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Top Ten Life Lessons from “Jersey Shore”

                  At this point in pop culture, it would be a miracle to find people in this country that have not submitted to, at least, one reality TV show (Amish and Mormon communities do not count for this exaggeration). Of course reality shows have shown to be influential on us young-ins, but what types of lessons are sticking in our heads?

I believe that as college students, we are expected to educate ourselves in the history, economics and philosophy of the world; but, somehow I find myself still scheduling time to sit down in front of the television each Thursday night for one particular reality show. So, as a collegiette beginning a new school year with a fresh season of my own guilty pleasure show (just one of many), it would appropriate to evaluate the positives “Jersey Shore” has on our generation. 

Here are a few lessons we can take away from these guidos and giudettes that have landed at the top of the TV ratings, yet again, for their fourth season in the motherland Italy.  (You can whip this list out the next time an adult claims these guidos are turning your brains to mush—that’s what Thirsty Thursday is for…after watching the latest Jersey episode, of course).
 

  1. Avoid being the sloppy drunk, especially when you are surrounded by modern technology. Nicole “Snooki” Polizzi and Deena Cortese probably can’t even count to the number of times they have fallen during nights out drinking while on camera. However, both have the ability to laugh at themselves right after, which is the best way to recover from drunken stumbles in public.  
  2. “GTL” (gym, tan, laundry) for life should be done sparingly with caution. Going to the gym is a good idea, but only leaving enough time in the day for some weight-lifting might not lead to the best time management skills. Tanning is debatable: tanning beds are bad news, but spray tan can lead to looking like an orange peel. If one must have some color in the middle of winter, then a fake-bake is the best way to avoid prematurely aging your skin (a 24-year-old having a 65-year-old’s skin). I don’t think I can say anything negative about laundry.  
  3. On that note, if someone consistently uses “GTL” and “DTF” in their personal lexicon in a non-mocking manner, you probably can expect the majority of conversations to revolve around clubs, hangovers and possibly STDs. Of course, it’s one own prerogative on who he or she hangs out with, but know what you’re getting and accept it, nothing more and nothing less.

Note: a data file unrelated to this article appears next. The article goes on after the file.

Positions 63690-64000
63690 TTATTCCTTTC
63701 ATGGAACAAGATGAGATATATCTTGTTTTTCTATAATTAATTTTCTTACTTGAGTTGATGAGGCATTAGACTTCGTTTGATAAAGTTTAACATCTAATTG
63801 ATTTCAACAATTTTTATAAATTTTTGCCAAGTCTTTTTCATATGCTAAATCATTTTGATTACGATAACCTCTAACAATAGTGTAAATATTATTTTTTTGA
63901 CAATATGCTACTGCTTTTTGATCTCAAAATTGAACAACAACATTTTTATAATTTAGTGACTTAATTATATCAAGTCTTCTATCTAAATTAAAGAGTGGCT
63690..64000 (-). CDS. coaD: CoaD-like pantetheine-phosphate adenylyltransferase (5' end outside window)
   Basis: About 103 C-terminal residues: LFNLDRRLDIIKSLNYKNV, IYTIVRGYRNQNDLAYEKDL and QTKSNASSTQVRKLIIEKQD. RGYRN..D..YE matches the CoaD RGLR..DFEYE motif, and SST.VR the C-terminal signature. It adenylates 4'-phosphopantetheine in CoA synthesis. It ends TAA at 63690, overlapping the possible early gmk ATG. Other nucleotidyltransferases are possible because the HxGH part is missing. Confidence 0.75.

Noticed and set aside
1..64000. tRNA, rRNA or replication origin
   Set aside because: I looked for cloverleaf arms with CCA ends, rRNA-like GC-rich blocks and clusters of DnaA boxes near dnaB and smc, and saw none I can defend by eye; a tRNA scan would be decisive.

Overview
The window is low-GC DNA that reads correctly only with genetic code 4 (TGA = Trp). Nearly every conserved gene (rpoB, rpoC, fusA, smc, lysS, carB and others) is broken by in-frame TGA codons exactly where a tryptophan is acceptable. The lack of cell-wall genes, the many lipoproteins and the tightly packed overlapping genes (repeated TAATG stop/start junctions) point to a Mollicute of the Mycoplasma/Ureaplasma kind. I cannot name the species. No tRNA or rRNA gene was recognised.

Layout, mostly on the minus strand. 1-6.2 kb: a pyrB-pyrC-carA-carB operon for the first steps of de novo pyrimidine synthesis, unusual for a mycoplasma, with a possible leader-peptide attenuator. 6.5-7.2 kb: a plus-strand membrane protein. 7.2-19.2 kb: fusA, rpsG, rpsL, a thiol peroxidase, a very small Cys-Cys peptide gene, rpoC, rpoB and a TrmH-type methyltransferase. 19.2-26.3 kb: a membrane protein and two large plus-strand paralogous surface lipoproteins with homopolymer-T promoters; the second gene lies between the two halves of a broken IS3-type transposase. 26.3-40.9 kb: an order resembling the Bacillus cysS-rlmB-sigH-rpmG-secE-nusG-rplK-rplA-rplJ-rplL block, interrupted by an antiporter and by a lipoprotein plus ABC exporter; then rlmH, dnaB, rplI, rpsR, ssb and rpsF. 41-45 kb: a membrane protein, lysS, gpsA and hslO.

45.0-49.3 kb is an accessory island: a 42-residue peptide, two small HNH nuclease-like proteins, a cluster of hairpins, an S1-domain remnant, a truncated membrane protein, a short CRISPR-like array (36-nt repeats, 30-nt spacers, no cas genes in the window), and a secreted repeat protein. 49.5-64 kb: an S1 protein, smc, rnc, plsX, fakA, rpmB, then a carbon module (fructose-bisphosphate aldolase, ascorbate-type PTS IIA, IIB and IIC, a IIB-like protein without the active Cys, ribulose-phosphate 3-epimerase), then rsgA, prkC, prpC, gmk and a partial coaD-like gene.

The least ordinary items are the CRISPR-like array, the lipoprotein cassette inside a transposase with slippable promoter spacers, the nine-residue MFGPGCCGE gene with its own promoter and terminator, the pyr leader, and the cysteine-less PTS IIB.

4. High school health class is more useful than expected—it’s still puzzling how an almost 30-year-old man doesn’t know how sexually transmitted diseases can be passed. For a person like Mike “The Situation” Sorrentino, whose idea of a perfect night is hooking up with multiple girls in only three hours of clubbing, I assumed he would be a bit more cautious in the bedroom… or in his case, the bathroom, taxi cab or alley. 
  5.  An ego without a little self-depreciation is not attractive. Confidence is a great characteristic to have, but not an over-abundance of it.  Mike “The Situation” has an ego bigger than his six-pack abs. “Everybody loves me—babies, dogs, ya know, hot girls, cougars. I just have unbelievable mass appeal,” in his own words. On the other hand, Paul “Pauly D” DelVecchio has a slight ego but acknowledges the fact that his blowout may not be to everyone’s liking: “Don’t let the spike hair fool you, like I’m not a bitch,” he says.
  6. “Stay fresh to death”—personal hygiene is appreciated in every subculture apparently. I can’t argue to this guido motto. I actually love “t-shirt time.”
  7. Show up to work hung-over, but only if you plan on limiting your career choices to jobs with a maximum of four-hour work shifts. College students can understand this lifestyle, but continuing it until you are out of your twenties is just plain lame (unless you can make hundreds of thousands of dollars having cameras follow you around living that way).
  8. Loyalty these days can be difficult to come by when you can easily “de-friend” a person after one disagreement. In the “shore” family, supporting your friends is expected, and that is a trait I can respect. If you were being disrespected in front of a friend, whether you are present or not, wouldn’t you want someone to stand up for you because he or she cares about you. I stand by my friends and family and I expect the same in return. The Jersey gang believes in the same principle for friendship. Although the guys on the cast lean towards fighting to express their loyalty, among other emotions, it does get the point across clearly (not really recommending that activity though).
  9. Granted this show’s cast might not appear to be the most educated, but when the amount of new projects each personality has developed from living in front of cameras for a couple months is higher than the number of courses I have taken in my whole college career (I’m a senior, so it’s been a lot) there’s some smart business going on. Each experience leads to more opportunities, and it’s to our benefit to take advantage of new opportunities.
  10. If there was only one lesson to take away from this reality show, it might be that family is top priority always. Whether it’s making time to drink, cook, eat with one another or defend each other, they have formed their own mini-family. They might seem to hate each other in heated battles full of f-bombs, but they love with all their hearts.

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